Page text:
I would like to read the Rain Wilds books eventually since they continue the Liveship/Tawny Man story, but the first two books were one book that got split into two by the publisher, and it seems like that also happened to the next two books. That hardly ever makes for a satisfying read. (Such as Bujold's four Sharing Knife books, which are much more satisfying if you consider them as only two books.)

Steve's objections to Dragon Keeper seemed symptomatic of the split and made me wonder whether it would be more satisfying when followed immediately by its second half. But then again, she did just come off the Soldier Son books, which I just could not do. Writers change over time, some for the better and some for the worse.
All Saiyuki fans should check out Dazzle! Emotionally wrenching action-adventure and quirky humor! (At least read chapter 6 and tell me if you're not hooked.) Volume 10 out now!

Lord Terrisman

  • Level 4
  • *
  • Posts: 92
  • Fell Points: 0
    • View Profile
Re: Robin Hobb
« Reply #3 on: July 13, 2011, 01:38:11 AM »
Thank you for the opinions.  A lot of what you guys have said is also what I have heard.  I've heard that she has gone down hill over time starting with the Soldier Son Trilogy.  So I'll just maybe start with the Farseer Trilogy and go from there.  Thank you so much!  Any more advice?

fireflyz

  • Level 5
  • *
  • Posts: 143
  • Fell Points: 0
    • View Profile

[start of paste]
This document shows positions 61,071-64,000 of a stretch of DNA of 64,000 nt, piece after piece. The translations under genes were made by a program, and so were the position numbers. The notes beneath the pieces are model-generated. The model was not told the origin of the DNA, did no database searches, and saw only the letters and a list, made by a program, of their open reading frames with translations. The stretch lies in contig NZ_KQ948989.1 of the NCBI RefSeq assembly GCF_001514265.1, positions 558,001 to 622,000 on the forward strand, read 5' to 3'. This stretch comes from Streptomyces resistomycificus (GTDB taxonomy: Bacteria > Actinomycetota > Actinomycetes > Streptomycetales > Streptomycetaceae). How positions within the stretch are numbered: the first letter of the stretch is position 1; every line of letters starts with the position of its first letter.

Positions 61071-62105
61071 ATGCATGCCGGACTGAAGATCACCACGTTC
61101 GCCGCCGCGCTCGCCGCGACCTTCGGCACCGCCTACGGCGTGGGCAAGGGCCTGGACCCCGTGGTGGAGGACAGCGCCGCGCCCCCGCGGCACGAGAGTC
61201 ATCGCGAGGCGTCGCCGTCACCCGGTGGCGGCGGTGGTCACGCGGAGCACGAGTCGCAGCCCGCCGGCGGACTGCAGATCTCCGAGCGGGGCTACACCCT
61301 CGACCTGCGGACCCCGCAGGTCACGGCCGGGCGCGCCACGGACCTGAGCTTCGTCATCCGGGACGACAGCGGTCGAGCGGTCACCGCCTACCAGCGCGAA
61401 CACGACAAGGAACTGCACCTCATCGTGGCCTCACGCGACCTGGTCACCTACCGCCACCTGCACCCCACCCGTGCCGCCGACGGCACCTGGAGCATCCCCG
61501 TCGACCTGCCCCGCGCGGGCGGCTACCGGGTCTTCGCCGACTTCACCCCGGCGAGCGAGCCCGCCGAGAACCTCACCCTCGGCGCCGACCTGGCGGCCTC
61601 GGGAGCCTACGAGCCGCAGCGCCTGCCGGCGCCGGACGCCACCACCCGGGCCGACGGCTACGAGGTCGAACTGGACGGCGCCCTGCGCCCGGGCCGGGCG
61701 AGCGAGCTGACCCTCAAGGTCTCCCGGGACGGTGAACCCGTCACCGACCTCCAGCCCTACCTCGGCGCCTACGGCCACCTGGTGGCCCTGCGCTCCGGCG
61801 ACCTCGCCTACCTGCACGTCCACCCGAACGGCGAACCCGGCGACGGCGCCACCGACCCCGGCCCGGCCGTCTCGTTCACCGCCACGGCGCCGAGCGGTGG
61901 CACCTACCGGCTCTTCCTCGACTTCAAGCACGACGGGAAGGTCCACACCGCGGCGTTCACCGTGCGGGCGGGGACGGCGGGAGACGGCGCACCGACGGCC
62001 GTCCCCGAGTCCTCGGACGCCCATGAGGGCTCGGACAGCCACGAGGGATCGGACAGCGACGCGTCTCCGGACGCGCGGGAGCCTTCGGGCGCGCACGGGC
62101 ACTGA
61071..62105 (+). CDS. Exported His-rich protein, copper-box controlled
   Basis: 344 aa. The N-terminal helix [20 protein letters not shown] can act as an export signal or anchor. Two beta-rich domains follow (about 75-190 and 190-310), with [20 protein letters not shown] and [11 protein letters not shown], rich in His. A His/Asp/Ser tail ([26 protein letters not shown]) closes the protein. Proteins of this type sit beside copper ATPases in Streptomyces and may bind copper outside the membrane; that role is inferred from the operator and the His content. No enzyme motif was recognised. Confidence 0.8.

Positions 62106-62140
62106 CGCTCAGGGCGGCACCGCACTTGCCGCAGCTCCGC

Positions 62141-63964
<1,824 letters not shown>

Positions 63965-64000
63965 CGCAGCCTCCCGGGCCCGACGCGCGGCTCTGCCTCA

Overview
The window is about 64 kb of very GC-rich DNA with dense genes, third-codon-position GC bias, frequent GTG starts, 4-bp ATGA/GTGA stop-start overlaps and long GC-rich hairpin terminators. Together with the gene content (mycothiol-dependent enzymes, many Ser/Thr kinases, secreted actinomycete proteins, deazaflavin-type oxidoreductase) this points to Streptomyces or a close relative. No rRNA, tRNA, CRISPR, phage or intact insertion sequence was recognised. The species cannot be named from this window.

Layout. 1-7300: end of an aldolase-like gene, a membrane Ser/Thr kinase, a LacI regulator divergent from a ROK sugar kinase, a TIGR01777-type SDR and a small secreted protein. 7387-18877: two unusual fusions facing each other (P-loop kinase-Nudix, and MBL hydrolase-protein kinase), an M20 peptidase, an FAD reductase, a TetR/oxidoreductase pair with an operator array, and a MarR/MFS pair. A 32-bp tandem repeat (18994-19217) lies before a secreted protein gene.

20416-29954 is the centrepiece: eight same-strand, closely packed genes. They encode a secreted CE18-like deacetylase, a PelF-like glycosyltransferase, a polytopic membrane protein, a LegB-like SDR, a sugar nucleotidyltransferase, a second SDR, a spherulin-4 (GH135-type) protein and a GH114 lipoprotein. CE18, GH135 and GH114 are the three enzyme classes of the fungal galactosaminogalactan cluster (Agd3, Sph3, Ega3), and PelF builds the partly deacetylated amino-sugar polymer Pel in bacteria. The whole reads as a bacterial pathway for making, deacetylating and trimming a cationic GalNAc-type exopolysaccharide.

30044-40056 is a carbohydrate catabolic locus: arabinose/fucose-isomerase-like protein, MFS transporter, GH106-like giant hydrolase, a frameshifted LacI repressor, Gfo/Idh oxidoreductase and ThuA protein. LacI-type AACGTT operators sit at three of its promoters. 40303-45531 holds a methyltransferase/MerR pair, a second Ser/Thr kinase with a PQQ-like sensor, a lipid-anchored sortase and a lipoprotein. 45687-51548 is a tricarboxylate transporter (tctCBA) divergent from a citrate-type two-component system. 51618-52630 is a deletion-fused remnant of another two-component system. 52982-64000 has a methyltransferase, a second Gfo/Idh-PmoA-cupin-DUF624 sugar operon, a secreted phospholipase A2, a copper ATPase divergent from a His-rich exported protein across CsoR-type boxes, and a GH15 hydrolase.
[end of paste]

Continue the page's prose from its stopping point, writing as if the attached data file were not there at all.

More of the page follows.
Re: Robin Hobb
« Reply #4 on: July 13, 2011, 11:57:30 AM »
I'll echo what the others said.  Farseer trilogy is good, if a bit amateurish.  It's obviously her earliest work, but the story is good.  I was lukewarm on the Liveship trilogy.  Some very interesting characters made me love parts of the book while the rest bored me to tears.  Having said that, you learn alot about the world that comes into play in the Tawny Man trilogy.  That's where Hobb really shines IMO.  Definitely a good read that tugs on the heart strings.

I agree completely with Peter's assessment of Soldier Son.  I bought the first two books together because I loved her earlier work.  I forced myself to finish the first and couldn't bring myself to begin the second.  Unless I hear an outcry from readers that her writing has taken another turn, I won't be picking anything up anytime soon.  Sometimes writes DO change and you never know what you're going to get.  I know people who love her new stuff, but just not for me.
Follow my journey from aspiring author to published phenom.  Along the way we'll discover the dos and don'ts of successful writing!

http://twitter.com/ryanvanloan

Bookstore Guy

  • Level 21
  • *
  • Posts: 1089
  • Fell Points: 2
    • View Profile
Re: Robin Hobb
« Reply #5 on: July 13, 2011, 04:23:31 PM »